The unending argument over elections


-Editorial

One after the other, election tribunals hearing PTI petitions challenging results in three of the four most controversial constituencies – where soon after the elections the party had started demanding vote audit – have annulled the results, ordering fresh polls.

In each case they have pointed out massive irregularities in the conduct of elections. Even though, the Judicial Commission declared the 2013 general elections to be, in large part, fair and in accordance with the law, its report too noted a large number of ‘shortcomings’ in the Election Commission of Pakistan’s (ECP) conduct of the electoral exercise, saying the PTI was not entirely unjustified in requesting the establishment of a body to inquire into its suspicions and allegations regarding the general elections. The three tribunals’ verdicts underscore the flaws in the present electoral system.

The issues that raised widespread doubts are too glaring. In a vast majority of cases the form-14 carrying vote count and form-15 carrying the number of ballot papers were found to be missing. The poor quality of ink used for voter thumb impressions has also been generating a lot of controversy; so has the going astray in many constituencies of counterfoils and electoral rolls. Expressing dissatisfaction over the performance of the ECP staff the Judicial Commission report, among other ‘shortcomings’, noted that there was no monitoring wing in the ECP; and that, there seemed to be no way for the ECP of knowing whether or not its directions were being implemented.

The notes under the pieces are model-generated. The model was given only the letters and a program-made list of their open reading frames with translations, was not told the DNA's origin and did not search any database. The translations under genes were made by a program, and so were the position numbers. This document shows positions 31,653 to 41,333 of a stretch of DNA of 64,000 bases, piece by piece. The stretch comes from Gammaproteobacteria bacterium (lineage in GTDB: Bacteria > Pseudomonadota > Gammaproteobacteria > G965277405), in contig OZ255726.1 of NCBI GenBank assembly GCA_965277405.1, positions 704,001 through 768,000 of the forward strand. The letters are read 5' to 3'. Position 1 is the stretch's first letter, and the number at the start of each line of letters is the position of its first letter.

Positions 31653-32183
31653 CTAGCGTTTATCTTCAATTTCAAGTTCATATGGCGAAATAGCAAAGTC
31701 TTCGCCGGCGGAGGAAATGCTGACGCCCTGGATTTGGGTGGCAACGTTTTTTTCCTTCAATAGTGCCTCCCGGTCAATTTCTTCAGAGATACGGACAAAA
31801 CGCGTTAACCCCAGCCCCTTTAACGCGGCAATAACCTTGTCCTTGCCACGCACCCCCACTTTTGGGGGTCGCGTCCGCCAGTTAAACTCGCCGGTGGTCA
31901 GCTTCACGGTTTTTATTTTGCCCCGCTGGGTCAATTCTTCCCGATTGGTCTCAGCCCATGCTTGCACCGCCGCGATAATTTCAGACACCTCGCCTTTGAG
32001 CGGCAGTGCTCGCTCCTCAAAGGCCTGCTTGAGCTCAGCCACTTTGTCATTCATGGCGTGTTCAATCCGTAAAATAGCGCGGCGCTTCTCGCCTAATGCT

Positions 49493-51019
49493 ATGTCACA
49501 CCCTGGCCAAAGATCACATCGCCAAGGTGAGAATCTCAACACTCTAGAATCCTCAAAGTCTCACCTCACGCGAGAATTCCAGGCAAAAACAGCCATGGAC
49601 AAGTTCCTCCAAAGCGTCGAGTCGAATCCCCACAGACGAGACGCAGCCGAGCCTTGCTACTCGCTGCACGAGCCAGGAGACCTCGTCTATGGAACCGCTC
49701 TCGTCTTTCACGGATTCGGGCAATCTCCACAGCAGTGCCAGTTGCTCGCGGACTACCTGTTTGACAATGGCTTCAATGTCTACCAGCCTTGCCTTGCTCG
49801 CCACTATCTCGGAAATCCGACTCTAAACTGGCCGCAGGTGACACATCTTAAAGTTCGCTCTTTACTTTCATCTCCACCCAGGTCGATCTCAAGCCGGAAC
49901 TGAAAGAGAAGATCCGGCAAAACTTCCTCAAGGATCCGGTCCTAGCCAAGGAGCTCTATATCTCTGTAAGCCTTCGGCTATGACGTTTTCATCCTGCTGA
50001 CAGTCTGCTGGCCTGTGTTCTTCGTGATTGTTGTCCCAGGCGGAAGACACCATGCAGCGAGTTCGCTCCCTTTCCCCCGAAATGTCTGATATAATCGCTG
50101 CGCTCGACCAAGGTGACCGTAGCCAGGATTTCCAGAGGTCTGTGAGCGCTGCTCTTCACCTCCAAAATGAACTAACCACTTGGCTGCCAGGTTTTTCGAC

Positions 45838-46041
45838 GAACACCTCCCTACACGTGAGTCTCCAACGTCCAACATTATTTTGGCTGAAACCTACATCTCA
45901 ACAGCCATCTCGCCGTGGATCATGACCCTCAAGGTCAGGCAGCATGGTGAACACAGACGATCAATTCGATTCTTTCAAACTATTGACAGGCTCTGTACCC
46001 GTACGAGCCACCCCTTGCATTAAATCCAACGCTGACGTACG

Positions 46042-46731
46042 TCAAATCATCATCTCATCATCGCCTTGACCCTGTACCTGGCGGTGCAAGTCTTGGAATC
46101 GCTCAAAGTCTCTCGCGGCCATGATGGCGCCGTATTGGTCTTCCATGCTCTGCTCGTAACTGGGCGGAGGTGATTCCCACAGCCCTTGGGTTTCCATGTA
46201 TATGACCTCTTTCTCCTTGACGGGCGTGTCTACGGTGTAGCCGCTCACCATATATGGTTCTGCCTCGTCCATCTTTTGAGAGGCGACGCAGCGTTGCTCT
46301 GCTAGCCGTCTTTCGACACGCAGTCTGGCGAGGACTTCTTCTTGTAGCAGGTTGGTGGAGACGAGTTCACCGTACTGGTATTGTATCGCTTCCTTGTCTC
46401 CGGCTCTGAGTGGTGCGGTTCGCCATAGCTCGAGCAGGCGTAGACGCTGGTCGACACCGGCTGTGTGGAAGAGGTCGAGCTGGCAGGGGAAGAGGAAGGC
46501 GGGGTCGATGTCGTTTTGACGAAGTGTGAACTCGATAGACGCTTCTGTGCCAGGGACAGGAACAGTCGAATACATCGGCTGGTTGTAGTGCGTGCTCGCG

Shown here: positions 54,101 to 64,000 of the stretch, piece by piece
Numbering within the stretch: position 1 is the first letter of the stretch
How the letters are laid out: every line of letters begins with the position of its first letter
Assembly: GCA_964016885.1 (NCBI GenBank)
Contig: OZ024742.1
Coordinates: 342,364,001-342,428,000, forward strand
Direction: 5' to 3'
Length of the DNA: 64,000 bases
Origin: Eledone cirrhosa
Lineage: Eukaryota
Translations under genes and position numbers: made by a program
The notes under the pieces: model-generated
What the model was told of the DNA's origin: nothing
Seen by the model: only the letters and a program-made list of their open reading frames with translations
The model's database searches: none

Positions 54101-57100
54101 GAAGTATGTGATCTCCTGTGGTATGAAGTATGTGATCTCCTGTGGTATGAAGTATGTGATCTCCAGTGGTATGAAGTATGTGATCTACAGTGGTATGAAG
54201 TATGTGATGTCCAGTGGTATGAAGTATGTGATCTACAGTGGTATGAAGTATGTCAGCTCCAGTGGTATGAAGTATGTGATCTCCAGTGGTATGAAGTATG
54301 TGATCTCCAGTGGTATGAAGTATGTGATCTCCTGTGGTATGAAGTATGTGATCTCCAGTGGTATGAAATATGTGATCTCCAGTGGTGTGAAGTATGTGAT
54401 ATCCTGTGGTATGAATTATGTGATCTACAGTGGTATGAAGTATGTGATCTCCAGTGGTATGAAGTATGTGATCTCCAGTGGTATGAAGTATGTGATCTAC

In cancelling the results after more than two years (which in itself is a violation of rules since the system is required to deliver justice within four months), the tribunals have not blamed anyone of resorting to rigging. Yet whether there were irregularities or shortcomings, they did influence the outcome, as has now been established, at least in the hotly contested four constituencies.

In any case, the present electoral process has proved to be inadequate, raising doubts in the public mind about it. The people are concerned more about what they see than what might have tainted the result.

In the present instances the ruling party candidates may be the beneficiaries, but irregularities could have worked in other parties’ favour too. As a matter of fact, almost all the parties have been complaining against their respective opponents for resorting to rigging.

The issue therefore is not which side won or lost, but that the electoral system lacks the ability to hold fair and free polls. The PTI is laying the entire blame on the four members of the Provincial Election Commission, Punjab, demanding that they step down. The PPP is also supporting the demand. Apart from scoring points against a political opponent, these parties need to devote time and attention to the deliberations of the parliamentary committee on electoral reforms.

The irregularities and the shortcomings pointing out by tribunals and the judicial commission call for putting in place effective measures to ensure fair elections in the future.

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